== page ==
Whenever disasters strike, such as earthquakes, hurricanes, tsunamis and terrorist incidents, it becomes easier for those who refuse to believe in God, to fuel their arguments of disbelief. I have no difficulty suppressing their contentions because I believe that we humans were given a free will and are responsible for our own actions. We should not be blaming God for what we do. We should not be blaming God for what the Nazis did. We should not be blaming God for what the Japanese nips did. Nevertheless, I would be less than honest if I did not admit that such thoughts crossed my own mind when I studied reports of the mass slaughter of disabled children by the SS, and when I hear about how the SS complained about the cost and effort required to carry out these genocidal killings, and how they pioneered cheaper and more efficient ways of performing the mass murders. I hear of how doctors were given documents containing details of the ailments of sick and disabled children whom these doctors had never met or seen, yet these doctors are the ones who had to put a red cross on the document, which told the SS which children were to be slaughtered and which could continue to live. I ask myself, “Did God really make these people, and if so, why did He do that, why WOULD He do that?” I also ask, “Did God make those two hundred lice that cover every square inch of the the clothing and bodies of the men in the trenches, and did He make those rats that ran over the men’s faces and bodies as they slept in those trenches? I have to suspect that Satan had his own children amongst us and they were recruited into the SS. I reckon even the rats and lice bore swastikas on their bodies somewhere. Whether or not that is the case, I am happy to believe that it is.

Now, the question of what was in this project for me will always be there. There is still, inevitably the belief that nobody does “owt for nowt.” This belief probably exists because most people do not do ‘owt for nowt’, so it becomes difficult for them to accept that someone does. This can be born out by the attempts in London and Liverpool, of certain individuals, to give away five pound notes to people at random in the street who were simply passing by. Most of the people refused to accept the gifts because they, being suspicious, thought that they were being duped into something sinister that they would rather not know about. There’s always a catch, nobody just gives us something without expecting a return on their investment ……do they? After all, nobody just gives money away, do they? But some of us are happier giving than receiving, although it is important to know how to receive as well. I had to explain this one time to a couple of aforementioned contributors who were trying to reward me for having transcribed a roughly handwritten autobiography of a deceased loved one, into a nice pleasantly presented book. I explained that if she would receive that from me, she would be rewarding me by a far greater amount than a bottle of whisky could ever accomplish. However, it was really nice to receive the ensuing ‘Thank You’ cards. A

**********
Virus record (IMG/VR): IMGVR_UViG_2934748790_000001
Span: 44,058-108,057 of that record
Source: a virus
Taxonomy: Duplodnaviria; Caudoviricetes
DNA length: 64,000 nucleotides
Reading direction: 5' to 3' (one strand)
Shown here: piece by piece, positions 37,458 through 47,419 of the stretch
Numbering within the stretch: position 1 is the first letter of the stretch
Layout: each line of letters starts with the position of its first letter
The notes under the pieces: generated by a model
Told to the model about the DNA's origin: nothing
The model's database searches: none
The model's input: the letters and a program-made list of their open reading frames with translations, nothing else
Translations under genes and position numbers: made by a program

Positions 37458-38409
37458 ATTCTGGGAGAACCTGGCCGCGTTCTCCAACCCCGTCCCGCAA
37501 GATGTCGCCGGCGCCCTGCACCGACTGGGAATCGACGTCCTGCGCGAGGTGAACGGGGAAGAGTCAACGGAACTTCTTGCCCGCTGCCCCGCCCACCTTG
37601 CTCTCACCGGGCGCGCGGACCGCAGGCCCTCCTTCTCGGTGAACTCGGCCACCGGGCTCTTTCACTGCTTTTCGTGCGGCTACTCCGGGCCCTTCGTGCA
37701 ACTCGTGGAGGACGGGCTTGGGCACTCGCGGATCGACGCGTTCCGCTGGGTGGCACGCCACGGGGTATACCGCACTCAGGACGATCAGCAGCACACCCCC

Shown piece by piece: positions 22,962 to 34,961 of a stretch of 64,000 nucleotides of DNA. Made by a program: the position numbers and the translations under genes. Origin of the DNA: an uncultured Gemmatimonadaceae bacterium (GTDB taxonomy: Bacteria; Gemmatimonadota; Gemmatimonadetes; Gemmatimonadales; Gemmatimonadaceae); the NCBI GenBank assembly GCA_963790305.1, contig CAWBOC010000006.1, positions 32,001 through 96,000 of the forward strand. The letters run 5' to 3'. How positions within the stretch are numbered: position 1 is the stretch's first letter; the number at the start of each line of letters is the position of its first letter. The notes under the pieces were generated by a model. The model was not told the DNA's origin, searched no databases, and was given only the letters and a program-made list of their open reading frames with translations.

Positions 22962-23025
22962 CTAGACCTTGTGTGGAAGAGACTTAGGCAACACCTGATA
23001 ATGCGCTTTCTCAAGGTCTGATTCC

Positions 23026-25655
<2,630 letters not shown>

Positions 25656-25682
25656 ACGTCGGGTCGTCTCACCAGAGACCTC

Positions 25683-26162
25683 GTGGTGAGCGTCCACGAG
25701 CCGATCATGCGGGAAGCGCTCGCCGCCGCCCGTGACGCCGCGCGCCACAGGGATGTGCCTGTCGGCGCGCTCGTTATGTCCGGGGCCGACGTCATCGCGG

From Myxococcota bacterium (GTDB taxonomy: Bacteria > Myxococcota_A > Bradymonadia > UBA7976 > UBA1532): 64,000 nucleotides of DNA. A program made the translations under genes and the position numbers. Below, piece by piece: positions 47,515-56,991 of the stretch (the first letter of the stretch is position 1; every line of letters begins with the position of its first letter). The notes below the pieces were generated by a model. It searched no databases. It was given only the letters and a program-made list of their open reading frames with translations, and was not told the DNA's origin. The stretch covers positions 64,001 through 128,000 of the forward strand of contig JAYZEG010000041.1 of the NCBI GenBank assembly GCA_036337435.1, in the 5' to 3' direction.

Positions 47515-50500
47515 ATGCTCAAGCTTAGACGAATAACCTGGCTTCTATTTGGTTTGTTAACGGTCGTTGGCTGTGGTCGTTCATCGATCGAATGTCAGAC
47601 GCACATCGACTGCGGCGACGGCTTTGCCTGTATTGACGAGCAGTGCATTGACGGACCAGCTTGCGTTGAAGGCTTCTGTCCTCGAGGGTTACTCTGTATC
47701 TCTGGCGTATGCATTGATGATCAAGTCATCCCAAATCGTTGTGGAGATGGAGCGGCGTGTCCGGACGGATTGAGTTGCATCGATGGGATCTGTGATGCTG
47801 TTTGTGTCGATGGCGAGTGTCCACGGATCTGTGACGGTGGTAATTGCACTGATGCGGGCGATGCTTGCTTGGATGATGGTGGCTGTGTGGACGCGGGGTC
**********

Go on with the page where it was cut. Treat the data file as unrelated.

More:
nother satisfying occasion came when I received an email from a gentleman in Plymouth, who, as a result of my work, had been able to make contact with one of his navy colleagues whom he had not seen for over 60 years. He wrote to tell me that they had been chatting on the phone over old times, for a considerable period.


In November 2005, another volunteer, Roger Marsh and I each received a medal, struck by the Royal Mint. They were presented to us by the Lord Lieutenant, the Queen’s representative, in the presence of the Lord Mayor of the City of Sheffield. It would be foolish, even if prudent, of me to try to deny that I was pleased by this. It is a great honour and a token of appreciation for the effort that has been tendered to the project. Whilst I had not been paid fiscally for my work, it gave me a lot of comfort, knowing that I was able to be useful, instead of sitting at home watching daytime TV all and every day. The project gave me a purpose; work well done is a reward in itself and it gives value to one’s existence. On the day of writing this story, I have been discussing the project on BBC Radio in Sheffield, and yes, that too is rewarding. I don’t have a crystal ball right now, so I’m not sure what is in my future, but for the present, I am happy that I have bloomed where God planted me.


Pr-BR